Rev: She-wolf standing left, suckling the twins (Romulus and Remus), two stars above, simple palm branch at center between them, SCONST in exergue

RIC rarity r2

Note: RIC VII Arles 368 is a three armed palm branch. This coin is a variation with a simple palm branch. Attribution assistance of the variety, relative to RIC, courtesy of Dane Kurth.
1 commentsStkp
RIC_Urbs_Arles_RIC_VII_373.JPG
Urbs Roma Arles (Constantiniana)175 viewsRIC VII Arles 373

Arles mint, first officina, struck under Constantine I, 333 A.D.

AE3, 19 mm.

Obv: VRBS ROMA, helmeted (plumed) bust or Roma left, wearing imperial cloak

Rev: She-wolf standing left (annulet on shoulder), suckling the twins (Romulus and Remus), two stars above, wreath at center between them, PCONST in exergue.

RIC rarity r4
Stkp
ricvii85ORweb.jpg
Urbs Roma Commemorative AE361 viewsO: VRBS ROMA, helmeted, mantled bust of Roma left
R: She-wolf standing left suckling Romulus and Remus, two stars above
dot CONS Epsilon dot in ex.
19mm 2.18g 333-335 AD City Commemoratives, Constantinople RIC 85 (r3)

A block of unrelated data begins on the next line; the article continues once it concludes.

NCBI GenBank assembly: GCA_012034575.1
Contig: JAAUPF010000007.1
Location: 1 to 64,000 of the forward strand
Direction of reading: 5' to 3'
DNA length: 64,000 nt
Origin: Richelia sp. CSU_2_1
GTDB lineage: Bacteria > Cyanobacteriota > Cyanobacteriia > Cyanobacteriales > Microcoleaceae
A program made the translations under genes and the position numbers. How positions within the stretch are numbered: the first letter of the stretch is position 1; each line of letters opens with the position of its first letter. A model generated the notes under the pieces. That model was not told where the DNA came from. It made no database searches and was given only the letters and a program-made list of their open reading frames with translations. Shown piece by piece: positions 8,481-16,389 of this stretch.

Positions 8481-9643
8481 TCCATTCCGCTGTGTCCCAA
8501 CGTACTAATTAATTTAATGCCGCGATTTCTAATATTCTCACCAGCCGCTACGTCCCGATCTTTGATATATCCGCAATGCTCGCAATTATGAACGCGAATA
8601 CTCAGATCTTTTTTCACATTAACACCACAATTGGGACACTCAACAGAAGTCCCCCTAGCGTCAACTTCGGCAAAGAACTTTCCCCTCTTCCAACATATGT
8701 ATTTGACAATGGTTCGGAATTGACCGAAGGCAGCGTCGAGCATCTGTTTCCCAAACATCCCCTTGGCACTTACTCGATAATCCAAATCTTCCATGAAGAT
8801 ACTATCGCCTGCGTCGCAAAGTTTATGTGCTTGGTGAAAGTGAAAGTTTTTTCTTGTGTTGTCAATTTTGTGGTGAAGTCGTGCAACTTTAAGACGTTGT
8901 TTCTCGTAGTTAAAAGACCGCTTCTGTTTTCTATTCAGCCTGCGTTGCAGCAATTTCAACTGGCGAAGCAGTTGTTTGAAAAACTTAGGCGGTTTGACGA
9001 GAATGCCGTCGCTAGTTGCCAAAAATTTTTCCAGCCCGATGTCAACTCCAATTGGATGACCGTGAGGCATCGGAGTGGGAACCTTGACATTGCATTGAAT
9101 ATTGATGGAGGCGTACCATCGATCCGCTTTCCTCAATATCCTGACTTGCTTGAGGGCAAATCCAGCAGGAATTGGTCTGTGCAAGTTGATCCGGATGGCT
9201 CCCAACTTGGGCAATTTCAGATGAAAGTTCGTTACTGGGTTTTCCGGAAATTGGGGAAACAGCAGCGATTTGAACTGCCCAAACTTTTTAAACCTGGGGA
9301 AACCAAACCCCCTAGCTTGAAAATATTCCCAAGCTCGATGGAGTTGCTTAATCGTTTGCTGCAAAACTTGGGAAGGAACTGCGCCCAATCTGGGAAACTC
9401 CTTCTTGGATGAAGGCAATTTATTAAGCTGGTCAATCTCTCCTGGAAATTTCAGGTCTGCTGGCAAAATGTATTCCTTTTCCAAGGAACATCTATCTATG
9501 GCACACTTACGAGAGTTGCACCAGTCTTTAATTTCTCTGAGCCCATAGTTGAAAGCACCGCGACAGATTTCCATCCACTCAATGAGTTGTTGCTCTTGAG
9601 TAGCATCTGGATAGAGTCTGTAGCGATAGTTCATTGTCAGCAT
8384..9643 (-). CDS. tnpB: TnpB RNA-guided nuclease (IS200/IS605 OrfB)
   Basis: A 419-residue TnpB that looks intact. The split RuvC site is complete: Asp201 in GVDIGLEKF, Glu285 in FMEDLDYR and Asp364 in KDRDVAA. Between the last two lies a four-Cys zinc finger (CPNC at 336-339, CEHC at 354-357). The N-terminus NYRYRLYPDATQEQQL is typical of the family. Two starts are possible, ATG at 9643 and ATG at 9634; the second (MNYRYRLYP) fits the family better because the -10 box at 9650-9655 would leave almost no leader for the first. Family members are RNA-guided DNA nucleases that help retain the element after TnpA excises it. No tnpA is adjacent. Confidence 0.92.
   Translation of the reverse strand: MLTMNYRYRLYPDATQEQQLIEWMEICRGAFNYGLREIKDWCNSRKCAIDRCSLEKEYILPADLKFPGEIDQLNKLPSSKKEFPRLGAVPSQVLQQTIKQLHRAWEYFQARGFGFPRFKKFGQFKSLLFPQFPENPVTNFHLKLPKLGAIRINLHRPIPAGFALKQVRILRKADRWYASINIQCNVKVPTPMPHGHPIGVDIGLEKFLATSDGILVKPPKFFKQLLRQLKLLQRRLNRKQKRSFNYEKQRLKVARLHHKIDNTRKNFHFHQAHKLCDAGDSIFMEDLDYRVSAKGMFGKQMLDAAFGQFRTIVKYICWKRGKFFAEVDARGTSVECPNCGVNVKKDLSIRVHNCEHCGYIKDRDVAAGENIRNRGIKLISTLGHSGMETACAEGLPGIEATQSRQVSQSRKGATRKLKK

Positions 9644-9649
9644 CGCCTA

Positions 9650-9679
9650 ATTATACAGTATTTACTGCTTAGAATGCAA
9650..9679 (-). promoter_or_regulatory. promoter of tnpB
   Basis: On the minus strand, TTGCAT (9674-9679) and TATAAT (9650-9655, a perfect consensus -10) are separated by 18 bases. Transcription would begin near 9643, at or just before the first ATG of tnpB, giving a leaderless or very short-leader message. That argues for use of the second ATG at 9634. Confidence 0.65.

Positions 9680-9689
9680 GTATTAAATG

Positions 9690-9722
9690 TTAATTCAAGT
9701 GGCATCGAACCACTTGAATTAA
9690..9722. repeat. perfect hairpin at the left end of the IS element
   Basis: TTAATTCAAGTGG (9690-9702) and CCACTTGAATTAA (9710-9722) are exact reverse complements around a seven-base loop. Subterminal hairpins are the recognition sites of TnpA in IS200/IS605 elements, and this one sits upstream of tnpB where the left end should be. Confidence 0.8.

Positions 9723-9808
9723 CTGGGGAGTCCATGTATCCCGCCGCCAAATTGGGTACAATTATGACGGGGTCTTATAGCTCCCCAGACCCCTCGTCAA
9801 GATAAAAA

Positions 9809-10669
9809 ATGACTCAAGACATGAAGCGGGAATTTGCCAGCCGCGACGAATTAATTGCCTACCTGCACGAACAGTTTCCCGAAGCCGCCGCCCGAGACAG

casata137ec
RIC_Urbs_RIC_VII_Constantinople_78.jpg
Urbs Roma Constantinople25 viewsRIC VII Constantinople 78

Constantinople mint, fifth officina, struck under Constantine I, 333-335 A.D.

AE3, 1.95 g., 18.50 mm. max, 180°

Obv: VRBS ROMA, helmeted bust of Roma left, wearing imperial cloak

Rev: She-wolf standing left, suckling the twins (Romulus and Remus), two stars above, CONSE• in exergue.

RIC rarity r1
Stkp
RIC_Urbs_Constantinople_VII_85_dotCONSEdot.JPG
Urbs Roma Constantinople136 viewsRIC VII Constantinople 85

Constantinople mint, fifth officina, struck under Constantine I, 333-335 A.D.

AE3, 19 mm.

Obv: VRBS ROMA, helmeted (plumed) bust or Roma left, wearing imperial cloak

Rev: She-wolf standing left (circle of pellets [?] and tuft [?] on shoulder), suckling the twins (Romulus and Remus), two stars above, •CONSE• in exergue.

RIC rarity r3
Stkp
RIC_Urbs_Constantinople_VII_62_CONSE.JPG
Urbs Roma Constantinople145 viewsRIC VII Constantinople 62

Constantinople mint, fifth officina, struck under Constantine I, 330-331 A.D.

AE3, 19 mm.

Obv: VRBS ROMA, helmeted (plumed) bust or Roma left, wearing imperial cloak

Rev: She-wolf standing left (tuft on shoulder), suckling the twins (Romulus and Remus), two stars above, CONSE in exergue.

RIC rarity c1
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Urbs Roma Constantinople41 viewsRIC VII Constantinople 62

Constantinople mint, fifth officina, struck under Constantine I, 330-333 A.D.

AE3, 2.79 g., 17.27 mm., 180°

Obv: VRBS ROMA, helmeted plumed bust of Roma left, wearing imperial cloak.